Israeli art history doesn’t take this period into account. Its official birth is in 1906, when the Bezalel academy of arts was established. The art created in Bezalel was Zionist art, that also portrayed Jerusalem and Zion as an ideal utopia. The 1920’s brought a large wave of Jewish artists, known today as the “Eretz Israeli” artists. Most of them settled in Tel-Aviv and proposed a secular alternative to the Zionistic utopia. The 1930’s brought immigrants from Germany and among them, a new generation of artists that settled in Jerusalem – Ludvig Blum, Jacob Steinhardt, Anna Ticho (from Vienna) and others. They had to cope with life in a n historically charged city and were obliged to choose their own view point. Blum chose not to choose. On one hand he created paintings that copy the same dramatic panoramas that were characteristic of the 19th century pilgrim art but he also dealt with the city from the inside – the streets and alleys and their inhabitants. Shmuel Melnick, a relatively unknown artist, presents in this exhibition a different view of the ancient old city wall. It is painted from below, from a path running parallel to it, giving the feeling of a mundane stroll that happens to pass the wall as part of daily life. There is no splendor or pathos.
It is most interesting to observe how contemporary artists that live in Jerusalem today approach it as a subject for their art. The most prominent element is the point of view, which is narrow and mundane – an alley, a corner, a construction site – the exact opposite of the 19th century viewpoint. Some, like Lena Zaidel , adopt a political and slightly cynical stand, taking one of the most charged icons of Jerusalem – the dome of the rock, frequently used by the 19th century artists. She centers the image on a red background, splitting it into a diptych, suggesting the divided city. Wolves surround it, perhaps dancing or falling to their death. They bring motion to the frozen icon. Oded Zaidel exhibits four very secular works that could have been painted anywhere. One work, depicting a construction site resembles the shape of the dome of the rock, although the artist was not aware of this. Israel Rabinovitch, another local artist, presents an object titled “and Jerusalem” which is the ending of the Israeli national anthem. The letters are hung across two pieces of an ancient stone, – holding them together, the political implications clear. Nava Gidanian is a graduate of the Jerusalem Studio School, established by figurative artist Israel Hershberg in 1998. Hershberg contributed to the artistic representation of contemporary Jerusalem, creating a particular style of painting that is associated with his school – one could define it as a secular spirituality, vague and impressionist – not wanting to portray a particular place – more of an atmosphere that describes the city.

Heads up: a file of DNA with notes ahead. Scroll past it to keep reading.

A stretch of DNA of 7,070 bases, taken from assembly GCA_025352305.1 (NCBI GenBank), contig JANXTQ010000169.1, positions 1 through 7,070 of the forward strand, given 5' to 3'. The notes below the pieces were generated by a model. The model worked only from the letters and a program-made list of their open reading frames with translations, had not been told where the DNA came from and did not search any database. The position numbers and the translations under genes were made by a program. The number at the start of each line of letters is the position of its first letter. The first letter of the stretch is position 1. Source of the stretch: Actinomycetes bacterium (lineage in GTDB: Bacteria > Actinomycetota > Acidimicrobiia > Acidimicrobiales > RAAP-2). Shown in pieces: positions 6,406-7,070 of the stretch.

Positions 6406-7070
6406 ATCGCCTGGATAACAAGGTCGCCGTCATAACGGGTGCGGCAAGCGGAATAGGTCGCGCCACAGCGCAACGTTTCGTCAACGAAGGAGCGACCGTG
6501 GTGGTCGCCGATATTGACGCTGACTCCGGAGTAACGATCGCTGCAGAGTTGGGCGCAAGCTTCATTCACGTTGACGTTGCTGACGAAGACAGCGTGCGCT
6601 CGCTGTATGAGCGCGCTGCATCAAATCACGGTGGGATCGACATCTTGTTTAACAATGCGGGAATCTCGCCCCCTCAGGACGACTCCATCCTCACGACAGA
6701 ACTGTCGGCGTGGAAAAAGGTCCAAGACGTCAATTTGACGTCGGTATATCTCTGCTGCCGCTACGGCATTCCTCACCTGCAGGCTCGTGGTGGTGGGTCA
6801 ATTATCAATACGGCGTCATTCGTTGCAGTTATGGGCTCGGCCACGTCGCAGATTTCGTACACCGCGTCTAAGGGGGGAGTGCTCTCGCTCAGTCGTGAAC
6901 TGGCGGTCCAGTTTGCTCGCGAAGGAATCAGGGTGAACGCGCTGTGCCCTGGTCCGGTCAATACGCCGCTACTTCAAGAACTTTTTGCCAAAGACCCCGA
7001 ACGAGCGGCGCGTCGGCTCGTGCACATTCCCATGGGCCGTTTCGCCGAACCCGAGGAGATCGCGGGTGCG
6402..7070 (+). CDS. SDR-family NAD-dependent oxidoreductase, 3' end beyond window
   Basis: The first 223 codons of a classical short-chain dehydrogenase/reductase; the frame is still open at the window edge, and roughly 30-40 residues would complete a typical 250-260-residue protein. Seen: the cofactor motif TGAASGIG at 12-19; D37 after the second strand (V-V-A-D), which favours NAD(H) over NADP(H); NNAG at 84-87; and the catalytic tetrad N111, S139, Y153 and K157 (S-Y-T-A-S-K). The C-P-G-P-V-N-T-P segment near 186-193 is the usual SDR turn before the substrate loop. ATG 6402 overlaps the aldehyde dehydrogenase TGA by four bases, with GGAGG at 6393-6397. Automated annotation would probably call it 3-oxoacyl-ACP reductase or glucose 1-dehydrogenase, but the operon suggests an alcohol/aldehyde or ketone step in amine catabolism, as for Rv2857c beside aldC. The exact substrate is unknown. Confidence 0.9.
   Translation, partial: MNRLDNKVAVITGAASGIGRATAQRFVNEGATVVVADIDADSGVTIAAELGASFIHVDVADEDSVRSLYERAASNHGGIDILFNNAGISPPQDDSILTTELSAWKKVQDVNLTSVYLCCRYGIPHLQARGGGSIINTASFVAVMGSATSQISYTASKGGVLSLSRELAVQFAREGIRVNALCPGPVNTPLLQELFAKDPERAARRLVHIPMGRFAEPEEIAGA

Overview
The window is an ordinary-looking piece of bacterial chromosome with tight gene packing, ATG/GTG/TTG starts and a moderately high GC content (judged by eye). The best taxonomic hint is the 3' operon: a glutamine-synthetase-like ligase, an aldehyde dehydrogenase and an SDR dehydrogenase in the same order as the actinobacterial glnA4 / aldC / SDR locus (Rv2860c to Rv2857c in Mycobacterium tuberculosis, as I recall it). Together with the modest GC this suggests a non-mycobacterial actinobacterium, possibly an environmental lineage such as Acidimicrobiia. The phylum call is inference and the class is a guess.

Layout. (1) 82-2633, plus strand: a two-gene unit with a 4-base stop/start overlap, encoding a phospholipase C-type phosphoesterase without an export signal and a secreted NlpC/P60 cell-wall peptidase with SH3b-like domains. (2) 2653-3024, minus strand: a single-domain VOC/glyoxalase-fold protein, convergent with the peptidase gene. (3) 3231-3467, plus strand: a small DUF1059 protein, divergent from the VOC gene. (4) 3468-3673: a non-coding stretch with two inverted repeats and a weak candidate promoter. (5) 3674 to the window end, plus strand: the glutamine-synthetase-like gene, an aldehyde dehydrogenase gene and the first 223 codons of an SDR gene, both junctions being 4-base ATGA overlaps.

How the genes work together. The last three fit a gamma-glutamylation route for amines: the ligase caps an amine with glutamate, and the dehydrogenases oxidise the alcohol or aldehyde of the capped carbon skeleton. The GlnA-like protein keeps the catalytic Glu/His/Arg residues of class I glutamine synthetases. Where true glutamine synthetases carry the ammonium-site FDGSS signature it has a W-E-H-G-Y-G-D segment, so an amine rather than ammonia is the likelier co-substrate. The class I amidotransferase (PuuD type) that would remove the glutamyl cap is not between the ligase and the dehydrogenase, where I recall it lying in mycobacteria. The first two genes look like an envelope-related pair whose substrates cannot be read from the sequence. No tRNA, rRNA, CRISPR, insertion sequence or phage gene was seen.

Varda Sand and Margarita Naot are two artists that do not actually live in Jerusalem. Varda presents a view point from the Arab village of Silwan, she moves away, almost apologetically from the icons of Jerusalem but the atmosphere is still spiritual. Margarita turns her back on the old city and faces the new city as a contemporary statement as if saying – enough of all that.
One thing is certain – Jerusalem will never be just another city. It’s history is evident everywhere you look and it’s spirituality is felt by all. The fact that Jerusalem has lost its’ sex appeal as a subject in art is both interesting and sad. My mission in this exhibition is to illuminate its rise and fall.